The death of two young Swindon soldiers was announced this week. Previously reported missing, 21 year old Private Frederick Arthur Andrews of the Queen’s Royal Regiment, was officially declared dead. Formerly employed in the GWR Rolling Mills, Private Andrews had only been in France three weeks when he was killed.
Eighteen year old Richard Anthony Haynes, of 78 Commerical Road, son of Frederick and Florence Haynes, died following a head on collision whilst on despatch riding duties in the South East of England. A member of the Territorial Army, Gunner Haynes was given a military funeral at Whitworth Road Cemetery.
And one kind hearted Swindonian answered the plea of a grieving mother. Mrs Annie Turner of Manchester had appealed through the pages of the Advertiser for the return of her son’s gold watch lost when he was stationed in Swindon. Her son, Lieut Thomas Buckley Turner had later been killed in action.
Mr W.T. Brooks, Deputy Chief Constable of Wiltshire, informed readers that the watch had been sent anonymously to the Swindon Police Station.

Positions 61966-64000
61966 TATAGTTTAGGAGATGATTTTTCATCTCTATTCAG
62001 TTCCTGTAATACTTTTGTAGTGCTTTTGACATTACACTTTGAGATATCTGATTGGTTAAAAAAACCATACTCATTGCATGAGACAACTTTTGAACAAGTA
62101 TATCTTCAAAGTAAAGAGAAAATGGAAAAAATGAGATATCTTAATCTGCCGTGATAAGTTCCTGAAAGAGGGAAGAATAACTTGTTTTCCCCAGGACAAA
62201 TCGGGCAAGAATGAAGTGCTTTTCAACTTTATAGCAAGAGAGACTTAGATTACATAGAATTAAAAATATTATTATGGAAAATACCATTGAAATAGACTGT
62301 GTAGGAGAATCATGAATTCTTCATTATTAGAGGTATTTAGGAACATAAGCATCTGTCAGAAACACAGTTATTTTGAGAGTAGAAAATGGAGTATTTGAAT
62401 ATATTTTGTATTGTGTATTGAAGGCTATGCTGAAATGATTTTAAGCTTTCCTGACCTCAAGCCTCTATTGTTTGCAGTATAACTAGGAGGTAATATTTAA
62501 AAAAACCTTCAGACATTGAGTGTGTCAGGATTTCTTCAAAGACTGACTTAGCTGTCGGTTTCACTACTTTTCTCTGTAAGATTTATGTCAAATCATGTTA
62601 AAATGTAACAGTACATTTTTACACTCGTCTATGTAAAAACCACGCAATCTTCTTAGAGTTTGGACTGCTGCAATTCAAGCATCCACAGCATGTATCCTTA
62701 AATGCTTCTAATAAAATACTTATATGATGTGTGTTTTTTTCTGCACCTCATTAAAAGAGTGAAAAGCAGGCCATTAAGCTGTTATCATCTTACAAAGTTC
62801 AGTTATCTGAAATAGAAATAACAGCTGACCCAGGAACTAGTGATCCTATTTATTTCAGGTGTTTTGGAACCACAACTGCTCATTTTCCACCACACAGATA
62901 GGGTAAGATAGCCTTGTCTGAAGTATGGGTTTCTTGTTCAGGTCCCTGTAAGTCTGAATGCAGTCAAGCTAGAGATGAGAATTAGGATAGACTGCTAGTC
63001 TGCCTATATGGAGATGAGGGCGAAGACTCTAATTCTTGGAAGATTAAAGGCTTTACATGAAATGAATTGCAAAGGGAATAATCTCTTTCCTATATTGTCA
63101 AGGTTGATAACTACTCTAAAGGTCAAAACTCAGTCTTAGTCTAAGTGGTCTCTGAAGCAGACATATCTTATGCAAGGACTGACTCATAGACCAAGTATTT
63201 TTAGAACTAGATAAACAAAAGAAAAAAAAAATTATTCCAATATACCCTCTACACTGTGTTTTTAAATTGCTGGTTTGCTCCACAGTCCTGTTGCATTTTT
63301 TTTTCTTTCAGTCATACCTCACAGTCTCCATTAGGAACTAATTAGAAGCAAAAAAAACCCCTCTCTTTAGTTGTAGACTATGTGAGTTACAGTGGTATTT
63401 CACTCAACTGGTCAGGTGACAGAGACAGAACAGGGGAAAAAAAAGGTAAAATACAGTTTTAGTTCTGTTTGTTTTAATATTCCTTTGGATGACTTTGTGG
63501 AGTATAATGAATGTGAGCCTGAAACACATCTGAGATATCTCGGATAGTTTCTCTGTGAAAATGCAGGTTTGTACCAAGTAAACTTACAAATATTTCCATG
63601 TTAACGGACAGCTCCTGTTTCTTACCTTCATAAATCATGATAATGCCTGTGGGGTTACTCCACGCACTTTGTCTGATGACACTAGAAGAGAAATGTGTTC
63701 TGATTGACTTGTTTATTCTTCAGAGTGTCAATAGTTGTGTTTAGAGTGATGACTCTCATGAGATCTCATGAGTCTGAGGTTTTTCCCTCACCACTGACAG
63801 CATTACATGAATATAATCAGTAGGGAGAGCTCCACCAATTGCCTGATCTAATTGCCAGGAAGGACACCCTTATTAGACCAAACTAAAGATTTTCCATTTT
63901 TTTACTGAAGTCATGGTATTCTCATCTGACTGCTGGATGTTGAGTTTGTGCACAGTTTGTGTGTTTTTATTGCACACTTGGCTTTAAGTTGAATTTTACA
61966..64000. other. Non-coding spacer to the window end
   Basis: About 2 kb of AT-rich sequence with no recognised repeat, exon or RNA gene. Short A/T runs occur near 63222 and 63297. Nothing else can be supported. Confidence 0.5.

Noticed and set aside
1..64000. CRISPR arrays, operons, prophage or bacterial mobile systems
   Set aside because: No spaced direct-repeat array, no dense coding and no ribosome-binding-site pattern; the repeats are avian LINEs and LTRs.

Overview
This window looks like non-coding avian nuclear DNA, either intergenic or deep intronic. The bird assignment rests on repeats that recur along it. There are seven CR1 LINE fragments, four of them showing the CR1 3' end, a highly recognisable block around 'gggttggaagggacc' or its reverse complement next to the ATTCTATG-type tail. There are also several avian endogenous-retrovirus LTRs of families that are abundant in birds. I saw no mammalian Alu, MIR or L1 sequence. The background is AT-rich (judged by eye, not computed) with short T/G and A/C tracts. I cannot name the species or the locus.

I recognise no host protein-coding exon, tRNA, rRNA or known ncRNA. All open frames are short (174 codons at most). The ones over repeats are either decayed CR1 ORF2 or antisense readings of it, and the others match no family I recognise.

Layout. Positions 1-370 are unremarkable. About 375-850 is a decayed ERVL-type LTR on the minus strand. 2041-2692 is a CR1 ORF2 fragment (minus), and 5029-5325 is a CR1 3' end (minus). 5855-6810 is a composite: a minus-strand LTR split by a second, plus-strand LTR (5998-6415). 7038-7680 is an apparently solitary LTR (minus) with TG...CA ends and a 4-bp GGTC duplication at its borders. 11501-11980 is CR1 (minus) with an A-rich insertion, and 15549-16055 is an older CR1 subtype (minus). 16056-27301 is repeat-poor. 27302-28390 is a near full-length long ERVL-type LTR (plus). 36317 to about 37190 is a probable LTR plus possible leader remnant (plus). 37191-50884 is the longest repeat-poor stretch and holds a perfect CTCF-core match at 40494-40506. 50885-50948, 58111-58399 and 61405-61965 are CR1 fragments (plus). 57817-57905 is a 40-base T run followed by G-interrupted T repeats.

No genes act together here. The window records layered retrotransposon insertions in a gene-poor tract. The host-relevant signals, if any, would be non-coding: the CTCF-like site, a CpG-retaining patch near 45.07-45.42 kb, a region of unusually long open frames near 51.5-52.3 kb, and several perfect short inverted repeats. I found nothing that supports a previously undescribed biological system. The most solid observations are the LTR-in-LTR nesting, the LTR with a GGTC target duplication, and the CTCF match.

‘So far the harvest has been one of the easiest since 1921,’ reported the Advertiser with a predicted bumper haul of oats and barley following the increase in cultivated land. The harvest proceeded without a hitch and with no need to call on voluntary help.
Tractors were already out in the fields ploughing up the stubble to avoid the possibility of hostile aircraft attempting to land and to prepare for the crops of 1941.
Eighty one year old George Saunders from Primrose Cottage, Greenhill, Lydiard Millicent, pictured was asked by an Advertiser reporter how he had acquired the art of hurdle making. “L’arned un vrom m’vather.” Asked where his father had learned the secrets of his craft he replied, “Vrom iz vather, too, ‘spose.”